Biological Resources Unit
The Biological Resources Unit provides support to all scientists who conduct laboratory animal work as part of their research at CRUK Manchester Institute. We breed and use mice only.
The BRU is divided into two teams: the Transgenic Breeding Team and the Experimental Team.
Transgenic Breeding Team
The BRU Transgenic Breeding Team breeds genetically modified mice for researchers as required, providing a high standard of care for a variety of immune compromised and immune competent lines. There are typically over 100 different breeding lines live at any one time and these are bred under the authority of a central breeding license, which is held by the manager on behalf of the Institute. The team of professional animal technicians has a wide range of experience and is able to offer expert advice in the areas of transgenic mouse breeding and maintenance, working closely with researchers in order to provide a flexible service tailored to individual research requirements. The team manages the outsourced genotyping service for the Institute, which includes taking and shipping samples as well as translating and transferring results in a semi-automated manner. As part of the continued drive towards improving accuracy and security of data, all of the breeding records and genotyping results are now recorded using a specialist animal management system, which also allows researchers to easily view the details of their mice and to track progress in tasks.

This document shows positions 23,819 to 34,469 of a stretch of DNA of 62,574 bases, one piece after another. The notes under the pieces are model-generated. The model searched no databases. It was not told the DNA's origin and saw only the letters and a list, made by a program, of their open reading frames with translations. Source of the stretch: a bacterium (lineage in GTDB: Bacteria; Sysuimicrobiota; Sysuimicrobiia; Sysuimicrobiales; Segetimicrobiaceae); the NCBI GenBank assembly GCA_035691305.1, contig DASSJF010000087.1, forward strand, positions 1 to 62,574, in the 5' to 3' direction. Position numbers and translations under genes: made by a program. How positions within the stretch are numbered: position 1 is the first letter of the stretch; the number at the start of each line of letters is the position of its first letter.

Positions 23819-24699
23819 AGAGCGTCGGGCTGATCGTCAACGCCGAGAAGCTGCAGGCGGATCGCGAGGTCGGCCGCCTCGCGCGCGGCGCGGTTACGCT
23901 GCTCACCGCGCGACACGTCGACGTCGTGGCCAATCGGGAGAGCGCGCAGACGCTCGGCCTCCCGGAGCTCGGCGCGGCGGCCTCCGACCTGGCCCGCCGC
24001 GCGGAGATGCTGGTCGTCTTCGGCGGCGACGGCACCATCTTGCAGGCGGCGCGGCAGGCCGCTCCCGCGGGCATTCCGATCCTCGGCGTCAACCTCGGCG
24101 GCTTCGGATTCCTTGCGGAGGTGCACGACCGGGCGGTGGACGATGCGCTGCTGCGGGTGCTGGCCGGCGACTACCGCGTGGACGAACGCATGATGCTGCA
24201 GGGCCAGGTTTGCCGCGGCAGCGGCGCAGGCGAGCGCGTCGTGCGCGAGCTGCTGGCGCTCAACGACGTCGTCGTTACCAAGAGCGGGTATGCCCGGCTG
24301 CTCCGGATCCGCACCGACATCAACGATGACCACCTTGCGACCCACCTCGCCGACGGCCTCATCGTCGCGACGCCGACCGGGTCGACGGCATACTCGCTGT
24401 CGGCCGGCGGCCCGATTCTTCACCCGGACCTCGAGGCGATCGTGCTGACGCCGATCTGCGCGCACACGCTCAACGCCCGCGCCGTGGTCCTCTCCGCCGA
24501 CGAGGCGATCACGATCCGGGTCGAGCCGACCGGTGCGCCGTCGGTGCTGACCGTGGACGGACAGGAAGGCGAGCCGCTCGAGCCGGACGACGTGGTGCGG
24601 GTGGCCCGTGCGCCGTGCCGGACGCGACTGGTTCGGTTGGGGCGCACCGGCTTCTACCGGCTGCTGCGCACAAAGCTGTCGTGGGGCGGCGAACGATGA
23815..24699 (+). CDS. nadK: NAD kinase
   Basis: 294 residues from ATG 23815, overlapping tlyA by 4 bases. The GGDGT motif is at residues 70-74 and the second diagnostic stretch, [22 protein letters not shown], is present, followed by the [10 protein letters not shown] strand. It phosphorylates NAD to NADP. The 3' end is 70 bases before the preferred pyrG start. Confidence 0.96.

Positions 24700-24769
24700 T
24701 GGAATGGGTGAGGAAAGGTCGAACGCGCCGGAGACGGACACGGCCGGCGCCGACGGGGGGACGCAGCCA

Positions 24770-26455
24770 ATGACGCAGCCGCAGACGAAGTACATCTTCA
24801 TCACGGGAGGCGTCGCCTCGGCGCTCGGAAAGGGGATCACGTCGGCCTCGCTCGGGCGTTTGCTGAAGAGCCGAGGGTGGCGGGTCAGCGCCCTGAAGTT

The BRU Experimental Facility is currently based at Alderley Park in Cheshire and can house around 1500 cages. When we return to our new facility on The Christie NHS Foundation Trust site, the capacity will be much larger at around 3500 cages and will include a containment room, dedicated quarantine space, a range of imaging rooms and a new surgical suite.
The Experimental Team provides a comprehensive support service to the research groups. The team of 12 technicians facilitate the smooth running of the research unit, providing high quality day to day animal care. Between them, they have a wide range of expertise in different experimental procedures and support can be tailored to the individual researcher’s needs. This may range from data collection, to providing assistance for experimental procedures, or to running a whole study from start to finish.
Over the last few years, the breadth of in vivo research at the Institute has expanded dramatically and the team have worked closely with the researchers to both develop and implement new surgical and imaging models, providing animal welfare advice and practical input. We have a range of imaging modalities available including optical imaging systems, a micro-CT and an ultrasound and photoacoustic system. We also have a cabinet X-ray irradiator suitable for whole body and tumour targeted irradiation.
Other key roles the team provide include the provision of quality, well-structured training for new licensees joining the Institute, promotion and implementation of the 3Rs (Replacement, Reduction and Refinement of the use of animals in scientific procedures) and involvement in public engagement events.